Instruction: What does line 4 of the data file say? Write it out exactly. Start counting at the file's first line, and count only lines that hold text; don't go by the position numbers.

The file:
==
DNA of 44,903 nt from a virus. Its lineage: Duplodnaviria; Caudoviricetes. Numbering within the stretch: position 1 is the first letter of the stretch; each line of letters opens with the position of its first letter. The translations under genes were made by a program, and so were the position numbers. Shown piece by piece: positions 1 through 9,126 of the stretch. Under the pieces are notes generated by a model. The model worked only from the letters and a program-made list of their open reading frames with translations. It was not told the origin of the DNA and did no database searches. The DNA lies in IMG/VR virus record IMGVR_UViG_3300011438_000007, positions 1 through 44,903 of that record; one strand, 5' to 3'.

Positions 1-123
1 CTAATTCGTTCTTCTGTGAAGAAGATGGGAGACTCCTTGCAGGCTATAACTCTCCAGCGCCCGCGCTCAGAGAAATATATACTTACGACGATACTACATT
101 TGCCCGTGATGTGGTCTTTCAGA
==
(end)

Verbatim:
101 TGCCCGTGATGTGGTCTTTCAGA